And as for his stamp and coin interests..............each to their own as they say.

But all of these things, which others would have regarded in themselves as major life achievements, were, in the end, secondary to the great cause of his life, the fight for a Scottish Parliament.

Bob was one of the least sectarian politicians I had ever met. He was in the Campaign for a Scottish Assembly when association with the SDP/ Liberal Alliance, never mind the SNP, was regarded as bordering on treason by many in the Labour Party. He realised however that the defeat of the 79 proposals had come about precisely because an insufficiently broad coalition had been built in their support. He also realised that this very coalition needed to embrace a much wider enthusiasm in the Labour Party itself. It was to that he set his hand.

His masterwork, to my mind, was never his acclaimed PhD thesis on Michael Collins, or even his History of the Campaign for a Scottish Parliament but two pamphlets he wrote for Scottish Labour Action under the title "Labour and Scottish Nationalism" in which he tried to show both how Home Rule had been so central to the Party's mission since its inception and also how Labour and what ultimately emerged as the SNP had not always been the mortal enemies they became.

He was a natural recruit to the founding of Scottish Labour Action and Chair of the organisation throughout its existence, not least because his reputation as a constituency activist and election agent was always a shield against internal opposition based on accusations of disinterest in the wider Labour cause.

Above all however he was a man who believed that if you were not going forward you were inevitably doing worse than standing still. For many years we would speak almost daily and his opening line was always "What's happening", for he always believed something must be happening on which we ought to be trying to exert some influence. And no-one had more ability to exert that influence than Bob.

For he was always a great strategist. He saw, long before any of the rest of us, the necessity of a Constitutional Convention, and of Labour playing a full, but not arrogant, part in that Convention's deliberations.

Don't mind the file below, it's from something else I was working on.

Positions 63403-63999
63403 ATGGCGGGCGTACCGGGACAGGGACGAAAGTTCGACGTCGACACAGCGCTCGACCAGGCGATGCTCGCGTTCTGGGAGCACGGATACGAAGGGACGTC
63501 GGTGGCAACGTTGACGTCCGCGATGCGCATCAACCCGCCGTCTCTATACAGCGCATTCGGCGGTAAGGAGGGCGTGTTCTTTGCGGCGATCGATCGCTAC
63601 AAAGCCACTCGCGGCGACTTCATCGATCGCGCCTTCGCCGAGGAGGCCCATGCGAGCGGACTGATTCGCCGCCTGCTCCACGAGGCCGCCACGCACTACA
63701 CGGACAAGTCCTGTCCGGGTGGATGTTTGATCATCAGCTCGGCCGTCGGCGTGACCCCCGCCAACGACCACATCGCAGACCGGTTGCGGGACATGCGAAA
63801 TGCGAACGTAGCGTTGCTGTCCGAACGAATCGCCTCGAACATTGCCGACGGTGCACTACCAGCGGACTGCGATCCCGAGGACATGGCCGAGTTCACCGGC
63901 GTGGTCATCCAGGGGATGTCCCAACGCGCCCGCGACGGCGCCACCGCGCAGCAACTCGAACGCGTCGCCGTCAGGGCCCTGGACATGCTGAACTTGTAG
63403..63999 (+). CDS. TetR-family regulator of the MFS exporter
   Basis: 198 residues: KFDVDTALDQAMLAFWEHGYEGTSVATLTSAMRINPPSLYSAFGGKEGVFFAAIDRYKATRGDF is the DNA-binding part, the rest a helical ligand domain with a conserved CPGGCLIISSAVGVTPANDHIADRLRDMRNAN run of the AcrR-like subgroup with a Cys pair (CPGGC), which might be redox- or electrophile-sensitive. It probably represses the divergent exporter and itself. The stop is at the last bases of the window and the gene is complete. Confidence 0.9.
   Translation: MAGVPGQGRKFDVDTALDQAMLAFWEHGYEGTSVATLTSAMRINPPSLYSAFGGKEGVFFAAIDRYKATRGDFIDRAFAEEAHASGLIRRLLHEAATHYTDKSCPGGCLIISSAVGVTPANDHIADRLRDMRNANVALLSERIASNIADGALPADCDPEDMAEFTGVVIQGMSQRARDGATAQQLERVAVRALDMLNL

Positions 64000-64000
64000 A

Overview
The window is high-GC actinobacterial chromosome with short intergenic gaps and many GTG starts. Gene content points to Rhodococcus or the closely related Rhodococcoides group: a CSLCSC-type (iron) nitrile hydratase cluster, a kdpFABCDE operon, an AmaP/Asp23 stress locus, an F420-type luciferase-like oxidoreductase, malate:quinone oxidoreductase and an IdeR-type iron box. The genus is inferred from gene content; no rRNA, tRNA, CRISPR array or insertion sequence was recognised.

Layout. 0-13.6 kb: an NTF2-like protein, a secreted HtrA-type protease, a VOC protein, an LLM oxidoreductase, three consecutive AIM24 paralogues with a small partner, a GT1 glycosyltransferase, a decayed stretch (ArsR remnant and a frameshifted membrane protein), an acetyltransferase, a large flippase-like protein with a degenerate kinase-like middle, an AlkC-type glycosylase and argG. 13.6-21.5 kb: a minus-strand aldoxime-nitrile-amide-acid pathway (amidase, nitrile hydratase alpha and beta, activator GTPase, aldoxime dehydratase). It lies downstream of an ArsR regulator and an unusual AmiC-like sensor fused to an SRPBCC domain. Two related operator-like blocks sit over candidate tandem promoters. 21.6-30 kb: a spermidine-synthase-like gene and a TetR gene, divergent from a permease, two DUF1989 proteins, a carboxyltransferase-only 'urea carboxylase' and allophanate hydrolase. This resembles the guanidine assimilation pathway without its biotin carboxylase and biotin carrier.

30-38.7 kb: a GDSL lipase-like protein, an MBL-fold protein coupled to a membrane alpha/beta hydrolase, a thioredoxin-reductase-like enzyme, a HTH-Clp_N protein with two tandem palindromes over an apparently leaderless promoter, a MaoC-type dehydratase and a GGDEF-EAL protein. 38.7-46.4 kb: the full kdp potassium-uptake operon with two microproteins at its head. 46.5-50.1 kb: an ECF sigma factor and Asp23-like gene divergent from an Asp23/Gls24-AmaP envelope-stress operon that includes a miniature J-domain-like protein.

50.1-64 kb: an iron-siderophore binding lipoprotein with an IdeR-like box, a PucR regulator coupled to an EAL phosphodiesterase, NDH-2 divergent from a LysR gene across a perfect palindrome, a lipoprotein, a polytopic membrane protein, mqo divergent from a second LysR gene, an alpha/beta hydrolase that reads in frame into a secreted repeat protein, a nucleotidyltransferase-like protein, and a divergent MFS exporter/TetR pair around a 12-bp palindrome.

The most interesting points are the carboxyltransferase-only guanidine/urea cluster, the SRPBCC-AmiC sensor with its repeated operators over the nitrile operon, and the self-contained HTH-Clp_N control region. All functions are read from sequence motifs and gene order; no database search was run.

And he also saw the compromises that might be necessary to bring about the ultimate goal. "Eyes on the Prize", quoting Dr King,  was his suggested title for one of the SLA Conference briefings. No-one had  a greater sense of that ultimate prize than Bob.

Friends will know that sadly his health had been failing in recent years and although his death at such a young age is of course a shock  it is perhaps not entirely a surprise. He was always a "big" man in a way that did not only embrace his intellect and that undoubtedly took a toll on his health, as did the death of his beloved mother to whom he devoted so much care and time. But it is also often the case that those who burn brightest do so for a shorter span. Never more so than here.

No-one who ever met Bob McLean would ever forget him. And when the history of his time in politics comes to be written, neither will Scotland

Thursday, 12 July 2012

A mini blog on freedom of information

Today, Rosemary Agnew, the new Information Commissioner, has decided to order the Scottish Government must disclose whether it has obtained legal advice on an Independent Scotland's right to remain part of the European Union.

In doing so, she has also ruled that, if it has, it need not disclose its content.

On that second point she has my unconditional support. Governments of any rank must be entitled to the confidentiality of their legal advice as much as any private individual.

We have an adversarial legal system. Every lawyer knows the strength and weaknesses of their own case. It would be absurd if they had to disclose the weaknesses to the other side just because their client was the government. Whether that ought to be our system is a topic for another day altogether.

The first point, whether they must disclose if  legal advice exists at all,  is more difficult and indeed one on which the Scottish Government intends to appeal to the Court of Session. Now, at this point I could, myself, provide an "on the one hand, but on the other" opinion.

But if I was advising the Government as a lawyer, I'd ask what would be gained by winning such an appeal. If the Government possesses opinion that Scottish EU membership is unproblematical they would surely have published it. If their opinion says otherwise then understandably they'd like to keep that to themselves. But only in the second scenario would they object to people knowing whether it exists at all. Even if the Court of Session supports them in that objective.

Tuesday, 10 July 2012


I want to start off with a history lesson.

In 2003, Labour, under Jack McConnell, was returned with a plurality in the Scottish Parliament. The same had happened under a different leader four years before. And, four years before there had been a faction, myself included, that had argued that we should have formed a minority administration and built a majority on a bill by bill basis.

But then, big Donald, steeped in Westminster experience, had decreed that a Government required a guaranteed overall majority in the chamber on all important matters. So, when, in 1999, the newly elected Labour MPs washed up in Edinburgh for the first time they were ushered into a receiving room past Donald and Henry, who each shook their hand in a manner that, Frank McAveety later recalled, reminded you of the bride and groom at a gay wedding. Donald then addressed the assembled rank and file to advise them that he had decided that a coalition with the Liberal Democrats was the only way forward. And no one demurred.